Last week I rushed home from work in a taxi more than once. Every day Bangsiri wags her tail for me—and lately, we cuddle in bed for a few minutes before I get up to prepare her medicine. Phoenix usually gets to the door first and can’t understand why I’m so eager to see her baby sister.
It was a rainy, rainy Friday and Saturday and Bangsiri and I spent many hours on buses and subways. I wanted to take her out to dinner in Gangnam on Friday night but we couldn’t find the restaurant while it was still open. The subway was dangerously crowded, the buses were slow, and a driver refused to stop for us. When we finally turned around to go home, it was late at night and she was panting even though I’d just given her some water.
I wasn’t sure if it could wait until morning so I looked for two 24-hour clinics whose numbers I’d programmed into my phone months ago. I couldn’t communicate well enough to find them on foot and all the taxis were full, so we went to a coffee shop to take a rest. I gave Bangsiri some water and she seemed better, so we waited a while and finally got a taxi home early Saturday morning.
I took her to Mari in the afternoon, but they can’t do anything for her because she’s on the maximum dose of medicine.
Even short walks are sometimes too much for Bangsiri and I have to pick her up after a few minutes. The rainy weather cut her walks even shorter last week. But yesterday morning she had a medium-length walk in her favourite park and she seemed stronger. Then in the afternoon she seemed weaker. I took her to the office for language exchange and my co-worker noticed she was tired. The room we were in had no fan or air conditioning, and she was panting. I took her home early and she seemed much better once we got back to our cool apartment—but I could tell she wasn’t herself when I cuddled her in bed after lunch.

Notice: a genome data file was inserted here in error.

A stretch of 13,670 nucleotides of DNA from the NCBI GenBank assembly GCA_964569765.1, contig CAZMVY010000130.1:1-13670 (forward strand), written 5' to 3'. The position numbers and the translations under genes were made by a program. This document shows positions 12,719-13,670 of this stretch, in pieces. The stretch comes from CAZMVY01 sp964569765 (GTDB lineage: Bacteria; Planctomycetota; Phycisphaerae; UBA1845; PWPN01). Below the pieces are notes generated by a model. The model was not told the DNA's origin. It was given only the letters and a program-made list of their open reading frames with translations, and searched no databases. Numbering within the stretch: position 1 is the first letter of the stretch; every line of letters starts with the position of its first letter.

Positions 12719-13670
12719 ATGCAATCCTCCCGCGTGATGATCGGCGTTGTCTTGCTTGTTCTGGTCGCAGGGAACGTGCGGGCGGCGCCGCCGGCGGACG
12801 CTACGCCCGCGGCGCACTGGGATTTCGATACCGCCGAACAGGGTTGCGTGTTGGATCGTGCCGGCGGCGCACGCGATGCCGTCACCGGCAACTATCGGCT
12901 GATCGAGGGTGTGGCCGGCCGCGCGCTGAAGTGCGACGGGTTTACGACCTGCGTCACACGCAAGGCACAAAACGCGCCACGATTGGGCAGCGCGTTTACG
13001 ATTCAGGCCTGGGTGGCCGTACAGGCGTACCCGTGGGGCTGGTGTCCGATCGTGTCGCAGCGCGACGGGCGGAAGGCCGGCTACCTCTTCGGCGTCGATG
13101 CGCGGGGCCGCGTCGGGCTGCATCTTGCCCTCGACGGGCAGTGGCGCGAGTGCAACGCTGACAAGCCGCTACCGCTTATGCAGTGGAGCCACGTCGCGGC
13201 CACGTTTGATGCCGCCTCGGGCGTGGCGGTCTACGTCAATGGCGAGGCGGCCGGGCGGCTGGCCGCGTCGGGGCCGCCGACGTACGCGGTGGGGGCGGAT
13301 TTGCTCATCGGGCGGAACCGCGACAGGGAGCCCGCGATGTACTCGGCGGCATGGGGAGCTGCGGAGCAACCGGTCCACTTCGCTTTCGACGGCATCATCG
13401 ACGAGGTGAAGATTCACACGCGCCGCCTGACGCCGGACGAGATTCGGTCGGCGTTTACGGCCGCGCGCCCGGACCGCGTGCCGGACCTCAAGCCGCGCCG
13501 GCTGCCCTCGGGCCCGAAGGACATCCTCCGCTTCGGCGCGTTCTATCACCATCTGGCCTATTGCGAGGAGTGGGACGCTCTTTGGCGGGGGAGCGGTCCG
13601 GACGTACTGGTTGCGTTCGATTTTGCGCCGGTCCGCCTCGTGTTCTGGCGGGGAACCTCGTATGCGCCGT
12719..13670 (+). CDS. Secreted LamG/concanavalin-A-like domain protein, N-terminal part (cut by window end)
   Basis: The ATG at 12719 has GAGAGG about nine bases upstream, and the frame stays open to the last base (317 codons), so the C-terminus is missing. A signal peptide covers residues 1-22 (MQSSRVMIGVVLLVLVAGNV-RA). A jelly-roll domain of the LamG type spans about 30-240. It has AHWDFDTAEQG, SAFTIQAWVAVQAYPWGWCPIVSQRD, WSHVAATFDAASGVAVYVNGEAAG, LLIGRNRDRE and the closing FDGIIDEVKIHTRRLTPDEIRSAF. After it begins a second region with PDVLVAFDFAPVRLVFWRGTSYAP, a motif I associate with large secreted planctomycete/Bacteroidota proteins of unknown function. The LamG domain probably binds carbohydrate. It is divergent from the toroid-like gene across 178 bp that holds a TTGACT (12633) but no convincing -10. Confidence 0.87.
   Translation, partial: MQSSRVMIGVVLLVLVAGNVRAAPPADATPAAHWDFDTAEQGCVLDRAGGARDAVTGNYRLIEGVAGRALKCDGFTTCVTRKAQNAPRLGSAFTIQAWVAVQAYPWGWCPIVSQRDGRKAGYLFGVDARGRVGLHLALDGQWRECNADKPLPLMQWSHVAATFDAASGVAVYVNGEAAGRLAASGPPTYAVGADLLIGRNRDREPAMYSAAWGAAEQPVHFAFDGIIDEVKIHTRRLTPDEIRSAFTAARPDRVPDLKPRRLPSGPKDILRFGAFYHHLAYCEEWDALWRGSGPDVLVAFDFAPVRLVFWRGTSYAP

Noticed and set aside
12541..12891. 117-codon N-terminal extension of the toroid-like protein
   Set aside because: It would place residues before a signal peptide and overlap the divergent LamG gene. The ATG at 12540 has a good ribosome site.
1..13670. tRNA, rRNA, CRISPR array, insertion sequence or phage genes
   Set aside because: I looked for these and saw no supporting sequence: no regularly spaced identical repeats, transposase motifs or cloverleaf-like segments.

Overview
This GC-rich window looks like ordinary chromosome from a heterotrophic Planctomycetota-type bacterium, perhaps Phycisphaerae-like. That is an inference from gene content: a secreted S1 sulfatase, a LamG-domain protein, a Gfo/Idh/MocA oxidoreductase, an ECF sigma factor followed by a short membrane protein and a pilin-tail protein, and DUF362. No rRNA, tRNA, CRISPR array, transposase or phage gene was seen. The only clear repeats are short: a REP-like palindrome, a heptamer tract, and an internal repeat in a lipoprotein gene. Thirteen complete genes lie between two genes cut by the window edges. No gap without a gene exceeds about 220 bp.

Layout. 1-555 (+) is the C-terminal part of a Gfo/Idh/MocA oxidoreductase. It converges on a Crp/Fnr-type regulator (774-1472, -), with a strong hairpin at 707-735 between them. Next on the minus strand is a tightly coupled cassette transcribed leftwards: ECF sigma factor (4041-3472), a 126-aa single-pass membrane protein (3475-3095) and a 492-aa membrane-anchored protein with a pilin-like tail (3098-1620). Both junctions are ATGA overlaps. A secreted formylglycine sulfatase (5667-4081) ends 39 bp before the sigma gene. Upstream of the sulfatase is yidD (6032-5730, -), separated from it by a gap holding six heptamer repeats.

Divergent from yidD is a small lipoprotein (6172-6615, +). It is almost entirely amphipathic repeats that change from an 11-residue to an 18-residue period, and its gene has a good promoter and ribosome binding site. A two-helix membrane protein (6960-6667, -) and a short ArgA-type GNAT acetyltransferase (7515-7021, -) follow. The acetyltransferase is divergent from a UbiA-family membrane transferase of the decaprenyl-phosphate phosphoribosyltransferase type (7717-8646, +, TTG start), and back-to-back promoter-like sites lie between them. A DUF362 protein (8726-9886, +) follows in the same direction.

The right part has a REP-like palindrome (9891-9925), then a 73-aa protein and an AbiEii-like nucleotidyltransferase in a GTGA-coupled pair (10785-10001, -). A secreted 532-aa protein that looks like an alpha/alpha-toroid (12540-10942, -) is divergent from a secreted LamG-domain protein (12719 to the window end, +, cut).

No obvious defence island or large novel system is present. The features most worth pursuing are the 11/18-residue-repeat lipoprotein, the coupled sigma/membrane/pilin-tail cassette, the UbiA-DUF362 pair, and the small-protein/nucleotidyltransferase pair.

By evening she was sitting up and following me around the apartment. She had a short walk after dark and she loved being out. I didn’t let her get too tired.
Bangsiri’s appetite picked up a little on Friday evening and Saturday morning, but she’s stubborn—often she’ll refuse to eat out of a bowl and will insist on being fed by hand. When we finally tried the new vegan restaurant in Gangnam on Saturday, I gave her a tiny taste of my lunch. (Most foods I like are too oily, salty and oniony for a tiny dog.) She ate a small French fry and some noodles, licked a piece of melon and ignored the lettuce I offered.
We had a very close call this morning. I put Bangsiri’s medicine in two capsules and offered her the first one in a bit of Recovery brand canned food. She turned her head away. I tried to hold her still and force the pill into her mouth, but she moves too quickly and is too tiny—there’s no way I can restrain her without hurting her.
Finally I tried more canned food, a new flavour made by a company called ANF. Bangsiri loved the new food. She ate both capsules and licked up all the loose powder. As I was getting it ready, Phoenix was getting ready to pounce on the table with the (meat-covered) capsule Bangsiri had just rejected. I pushed Phoenix off the chair just in time.
I love Bangsiri so much. Every night I thank her for spending another day with me and I tell her to keep fighting. I wish I could bring her to work, but the security guard might not let us in. He made an exception yesterday, but he warned me not to try it again.